Final report for FNE16-836
Varroa mites are the single greatest threat to sustainable beekeeping in the Northeastern US, and across the world. Now, a novel genetic trait described by Dr. Greg Hunt (SARE LNC08-295 2008-2011) is Mite-Biting Behavior, the MBB trait is when the honeybees bite off one or more legs from a varroa mite, and the bitten mites will then bleed to death. This project measured MBB, and its relationship to mite counts, Winter survivorship and colony weight. If MBB can increase Winter survival, it will increase the sustainability of beekeeping by reducing replacement costs of dead bees. This project involved queen breeders, bee clubs and beekeepers in Pennsylvania,Ohio, Indiana, and West Virginis, as well as Penn State and Purdue universities and the extension service.
Overall, our results show that Purdue stocks selected for mite biting behavior (MBB) chew a higher percentage of the mites. This difference between the Purdue MBB colonies and Controls persisted through the Fall. Colony weight and overall mite population (inferred from daily drop rates), do not significantly differ between the Purdue Stock and the Controls.
A good discovery was when one member also took it upon himself to also perform the ‘alcohol wash’ method to determine the mite count, in addition the prescribed ‘sticky board’ method; these results correlated very well. Therefore, and alcohol wash would be a good method to add to any studies moving forward.
While statistically not significant, the differences in weight and mite load at certain times in the Fall is worthy of more exploration and a similar experiment with greater number of colonies and more consistent timing of the measurements might yield additional differences between the Purdue MBB bees and Controls. The erratic data can also be attributed to the vast differences of test dates, 8/18/17 to 11/15/17 between the 7 bee yards, and the interpretation of a ‘chewed mite’ on the sticky boards by the 7 different technicians.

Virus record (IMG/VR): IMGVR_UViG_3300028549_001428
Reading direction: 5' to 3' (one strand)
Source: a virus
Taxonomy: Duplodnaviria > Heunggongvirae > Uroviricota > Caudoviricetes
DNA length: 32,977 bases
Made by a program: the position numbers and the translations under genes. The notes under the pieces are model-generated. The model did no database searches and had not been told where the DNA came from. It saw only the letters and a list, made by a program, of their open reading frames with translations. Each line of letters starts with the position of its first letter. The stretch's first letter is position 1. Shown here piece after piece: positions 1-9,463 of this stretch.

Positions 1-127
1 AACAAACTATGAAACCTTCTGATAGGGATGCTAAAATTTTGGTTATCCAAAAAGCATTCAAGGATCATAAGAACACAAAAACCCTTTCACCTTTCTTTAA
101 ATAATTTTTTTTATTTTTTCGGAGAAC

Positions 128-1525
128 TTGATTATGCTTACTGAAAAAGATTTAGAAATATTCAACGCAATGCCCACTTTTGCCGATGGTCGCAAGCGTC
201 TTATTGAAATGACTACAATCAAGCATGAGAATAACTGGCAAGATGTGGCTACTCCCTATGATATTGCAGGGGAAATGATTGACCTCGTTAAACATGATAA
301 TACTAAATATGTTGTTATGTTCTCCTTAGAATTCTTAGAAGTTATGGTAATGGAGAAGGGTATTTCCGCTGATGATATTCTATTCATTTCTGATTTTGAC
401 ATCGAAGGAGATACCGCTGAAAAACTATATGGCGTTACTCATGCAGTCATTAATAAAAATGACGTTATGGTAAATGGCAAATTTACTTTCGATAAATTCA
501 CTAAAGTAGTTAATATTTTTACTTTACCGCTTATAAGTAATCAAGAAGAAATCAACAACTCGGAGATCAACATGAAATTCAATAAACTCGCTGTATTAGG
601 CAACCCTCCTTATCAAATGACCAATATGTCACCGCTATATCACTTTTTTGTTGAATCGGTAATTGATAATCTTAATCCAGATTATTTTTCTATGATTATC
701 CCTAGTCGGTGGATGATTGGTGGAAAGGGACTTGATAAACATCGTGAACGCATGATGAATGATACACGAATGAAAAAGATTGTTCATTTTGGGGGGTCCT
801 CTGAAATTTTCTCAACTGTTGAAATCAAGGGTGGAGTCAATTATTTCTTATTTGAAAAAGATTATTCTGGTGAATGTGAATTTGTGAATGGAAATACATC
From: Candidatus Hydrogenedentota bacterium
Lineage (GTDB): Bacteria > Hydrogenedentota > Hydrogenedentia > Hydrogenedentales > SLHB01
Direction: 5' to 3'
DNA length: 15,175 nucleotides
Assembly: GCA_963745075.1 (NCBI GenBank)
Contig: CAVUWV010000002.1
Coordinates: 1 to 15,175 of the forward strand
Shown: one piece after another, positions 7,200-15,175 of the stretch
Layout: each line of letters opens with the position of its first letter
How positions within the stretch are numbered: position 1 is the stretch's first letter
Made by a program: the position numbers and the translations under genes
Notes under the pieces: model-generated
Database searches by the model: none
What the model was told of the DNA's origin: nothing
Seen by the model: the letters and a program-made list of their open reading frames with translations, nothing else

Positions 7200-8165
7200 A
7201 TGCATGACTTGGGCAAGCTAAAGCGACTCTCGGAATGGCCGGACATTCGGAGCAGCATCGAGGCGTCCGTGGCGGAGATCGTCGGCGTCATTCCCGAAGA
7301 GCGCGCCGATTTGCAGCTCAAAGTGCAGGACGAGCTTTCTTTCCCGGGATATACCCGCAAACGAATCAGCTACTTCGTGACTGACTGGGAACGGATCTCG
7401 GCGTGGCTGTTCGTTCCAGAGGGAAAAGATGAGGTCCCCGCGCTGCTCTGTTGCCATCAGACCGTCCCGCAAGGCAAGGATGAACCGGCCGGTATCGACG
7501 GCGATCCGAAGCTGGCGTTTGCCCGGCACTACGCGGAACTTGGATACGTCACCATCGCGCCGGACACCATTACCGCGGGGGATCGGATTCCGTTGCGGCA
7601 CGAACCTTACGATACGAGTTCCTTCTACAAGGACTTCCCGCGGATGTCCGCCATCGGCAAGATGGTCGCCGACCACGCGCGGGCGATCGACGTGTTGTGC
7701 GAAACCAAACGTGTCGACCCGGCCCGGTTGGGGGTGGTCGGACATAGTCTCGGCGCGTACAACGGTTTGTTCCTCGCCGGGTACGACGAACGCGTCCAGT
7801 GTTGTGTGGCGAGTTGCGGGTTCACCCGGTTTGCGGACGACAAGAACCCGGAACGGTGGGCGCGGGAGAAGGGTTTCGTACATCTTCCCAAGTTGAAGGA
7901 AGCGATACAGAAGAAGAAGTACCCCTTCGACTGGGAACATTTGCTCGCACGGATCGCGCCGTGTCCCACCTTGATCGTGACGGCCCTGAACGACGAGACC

Winter survival for the Purdue MBB bees was 50% vs. the Control of 36%, or a mortality rate of 50% vs. 74%.
Our farm business, AlwaysSummerHerbs.com, LLC, has 5 greenhouses and 1.5 acres of outside nursery production to produce specialty herbs which we sell regionally at farm markets and nationally on the Internet. Farming includes 4 bee yards, breeding queen bees, and honey production. Our project management and business experience made us well suited for understanding both the scientific, technical and business aspects of this project. To date, we have completed 4 SARE grants in 2011, 2012, and 2013, and 2015. Being trained in horticultural Integrated Pest Management IPM, it only seemed logical that these practices be extended to our bees. . With the IPM approach to beekeeping, we have eliminated harsh miticides in our colonies, using soft treatments in hive when necessary, when mite counts exceed 3%. One of the pillars of IPM is resistant culitivars/genetics, which is why we using MBB bees seemed to be the next step. On our farm, IPM has reduced chemical cost, lower exposure to farm workers, improved health and productivity in the hive.
This project evaluated the relationship between MBB levels and the total number of Varroa mites, colony weight, and Winter Survivorship. MBB is a recently described grooming behavior trait that has been documented at high levels in some honeybee stocks, but it has yet to be proven as effective and practical tool for controlling/reducing Varroa mite populations, and improved Winter survival.
We compared a test group of MBB selected stocks versus a control group of commercially available stock of unselected bees obtained from a California breeder. The objective is, if MBB proves to reduce mite populations, we can select for this genetic trait in our breeding programs.
The study was completed in Pennsylvania, West Virginia, Ohio, and Indiana, and, and being conducted by participants from the Heartland Honey Bee Breeders Coop (HHBBC). We made 126 measurements for MBB% in 55 colonies in 7 different beeyards.